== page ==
Making an Ori-ori crane Workshop

$35.00

I will show you how to fold a paper crane. You will learn it following the instruction. 

Then I will tell you how to create a crane from a handwoven material. This is a hands-on workshop.

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Description

I will show you how to fold a paper crane. You will learn it following the instruction. 

Then I will tell you how to create a crane from a handwoven material. This is a hands-on zoom workshop.

A crane has been a mystical creature in Asian culture including Japan that is believed to live thousand years. And it represents good health, longevity, and good fortune. Traditionally it is said that if one folded 1000 origami paper cranes, one’s wish would be true. The thousand crane also means hope and healing during challenging time. That’s why I decided to make SAORI cranes in part of the SAORI Worcester’s studio exhibition “Loom in Essence” wishing hope and healing of the world for all of us during thie very challenging time.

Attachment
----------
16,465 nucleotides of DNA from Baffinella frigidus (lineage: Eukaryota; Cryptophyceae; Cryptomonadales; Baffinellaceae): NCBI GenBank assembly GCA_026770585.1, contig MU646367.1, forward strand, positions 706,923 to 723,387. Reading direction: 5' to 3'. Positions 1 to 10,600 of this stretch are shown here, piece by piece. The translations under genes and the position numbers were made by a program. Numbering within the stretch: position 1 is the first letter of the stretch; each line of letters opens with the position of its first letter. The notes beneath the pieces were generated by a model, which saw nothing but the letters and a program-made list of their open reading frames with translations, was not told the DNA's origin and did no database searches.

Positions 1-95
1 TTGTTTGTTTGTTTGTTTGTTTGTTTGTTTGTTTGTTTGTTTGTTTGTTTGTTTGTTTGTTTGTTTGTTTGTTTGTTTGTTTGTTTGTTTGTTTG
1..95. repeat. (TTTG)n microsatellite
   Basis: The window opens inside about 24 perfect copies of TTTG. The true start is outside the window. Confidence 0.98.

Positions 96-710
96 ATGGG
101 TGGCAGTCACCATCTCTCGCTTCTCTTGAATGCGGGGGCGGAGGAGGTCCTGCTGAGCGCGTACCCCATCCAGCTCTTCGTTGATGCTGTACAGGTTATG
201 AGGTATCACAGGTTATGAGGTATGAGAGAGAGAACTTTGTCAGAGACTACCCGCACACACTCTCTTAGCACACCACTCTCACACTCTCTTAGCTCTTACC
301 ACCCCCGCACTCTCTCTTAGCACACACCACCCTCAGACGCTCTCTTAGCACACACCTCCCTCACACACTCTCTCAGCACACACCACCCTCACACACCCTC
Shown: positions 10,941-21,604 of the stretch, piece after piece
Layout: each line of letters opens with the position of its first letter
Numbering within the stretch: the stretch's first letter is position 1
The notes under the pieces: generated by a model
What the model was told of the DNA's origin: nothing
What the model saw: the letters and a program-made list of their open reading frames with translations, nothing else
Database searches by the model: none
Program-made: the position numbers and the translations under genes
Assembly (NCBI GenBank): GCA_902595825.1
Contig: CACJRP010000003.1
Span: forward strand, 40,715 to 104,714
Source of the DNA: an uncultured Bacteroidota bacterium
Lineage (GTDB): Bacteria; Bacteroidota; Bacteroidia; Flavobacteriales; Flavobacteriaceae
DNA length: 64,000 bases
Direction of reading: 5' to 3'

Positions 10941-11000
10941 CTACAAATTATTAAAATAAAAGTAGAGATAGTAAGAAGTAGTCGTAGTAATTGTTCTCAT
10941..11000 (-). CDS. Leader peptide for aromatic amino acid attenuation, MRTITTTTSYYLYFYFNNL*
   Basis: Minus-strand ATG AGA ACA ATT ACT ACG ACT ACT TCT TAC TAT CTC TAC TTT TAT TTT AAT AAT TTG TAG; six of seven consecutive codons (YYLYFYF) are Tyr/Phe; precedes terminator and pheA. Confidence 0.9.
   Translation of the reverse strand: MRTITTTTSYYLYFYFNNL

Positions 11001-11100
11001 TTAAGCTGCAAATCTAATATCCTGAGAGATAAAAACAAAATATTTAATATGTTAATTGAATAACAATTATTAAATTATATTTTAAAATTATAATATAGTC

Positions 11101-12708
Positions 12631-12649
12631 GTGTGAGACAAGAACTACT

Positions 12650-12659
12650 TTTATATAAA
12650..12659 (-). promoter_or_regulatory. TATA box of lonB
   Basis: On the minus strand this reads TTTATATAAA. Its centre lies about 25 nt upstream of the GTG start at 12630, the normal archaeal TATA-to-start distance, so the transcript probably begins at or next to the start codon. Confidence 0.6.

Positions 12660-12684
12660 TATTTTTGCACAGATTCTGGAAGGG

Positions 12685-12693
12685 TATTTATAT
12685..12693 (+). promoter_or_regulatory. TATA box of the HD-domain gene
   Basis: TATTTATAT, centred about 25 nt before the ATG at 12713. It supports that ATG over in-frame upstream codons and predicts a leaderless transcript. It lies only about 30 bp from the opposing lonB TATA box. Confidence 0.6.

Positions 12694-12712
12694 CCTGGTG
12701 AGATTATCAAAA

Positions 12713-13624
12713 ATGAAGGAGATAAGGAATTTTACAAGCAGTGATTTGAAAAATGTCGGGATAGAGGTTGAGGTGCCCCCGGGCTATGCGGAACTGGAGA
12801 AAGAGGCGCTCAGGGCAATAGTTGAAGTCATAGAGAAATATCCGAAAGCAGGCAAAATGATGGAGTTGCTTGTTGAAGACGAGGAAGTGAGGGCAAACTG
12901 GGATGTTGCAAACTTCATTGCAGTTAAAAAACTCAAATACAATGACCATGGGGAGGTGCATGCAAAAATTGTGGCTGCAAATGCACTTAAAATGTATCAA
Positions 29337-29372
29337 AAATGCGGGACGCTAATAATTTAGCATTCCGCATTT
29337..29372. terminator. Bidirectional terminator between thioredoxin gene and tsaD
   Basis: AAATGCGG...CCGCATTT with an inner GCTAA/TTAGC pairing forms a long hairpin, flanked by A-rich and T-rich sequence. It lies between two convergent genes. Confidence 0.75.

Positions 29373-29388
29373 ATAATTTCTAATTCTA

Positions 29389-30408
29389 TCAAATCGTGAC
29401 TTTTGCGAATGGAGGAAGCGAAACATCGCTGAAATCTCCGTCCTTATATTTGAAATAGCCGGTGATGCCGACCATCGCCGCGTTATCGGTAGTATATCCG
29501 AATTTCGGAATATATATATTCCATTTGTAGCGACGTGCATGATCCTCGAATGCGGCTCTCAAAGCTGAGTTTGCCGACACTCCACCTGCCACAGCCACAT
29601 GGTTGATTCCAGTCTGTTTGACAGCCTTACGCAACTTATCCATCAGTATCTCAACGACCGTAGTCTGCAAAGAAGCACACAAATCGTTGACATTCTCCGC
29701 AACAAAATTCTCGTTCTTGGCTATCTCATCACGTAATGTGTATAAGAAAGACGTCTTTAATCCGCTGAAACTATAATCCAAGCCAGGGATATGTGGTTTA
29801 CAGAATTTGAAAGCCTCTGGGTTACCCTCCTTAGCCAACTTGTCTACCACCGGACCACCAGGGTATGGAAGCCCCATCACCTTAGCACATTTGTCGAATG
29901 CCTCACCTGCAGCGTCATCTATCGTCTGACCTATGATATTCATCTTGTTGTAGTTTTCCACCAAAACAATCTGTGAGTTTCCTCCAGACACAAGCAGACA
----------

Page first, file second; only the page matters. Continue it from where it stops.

Since I got so many inquiries about the cranes, I am making cranes for sale in 2021. However, my intension to create the wishing cranes is taking a moment to pray for others and the world, which makes our minds a bit lighter. Actual cranes in the exhibition are made by many of the studio members including people who have never made it before.

Ori means weaving in Japanese. Also it means folding. Origami literally means folding paper in Japanese. Ori-ori means woven and folded in this case. 

Materials 

— A sheet of origami paper or a copy paper

—16″ square of woven fabric (if you have many scraps to make this, that is fine, too.)

—16″ square of interfacing (Pellon 808)

—Elmer’s glue or fabric glue (superglue can be used with care)

 

Tools 

—Iron and an ironing board

 

No refundable after Dec. 24th.

After the payment, the zoom link will be sent to your email.

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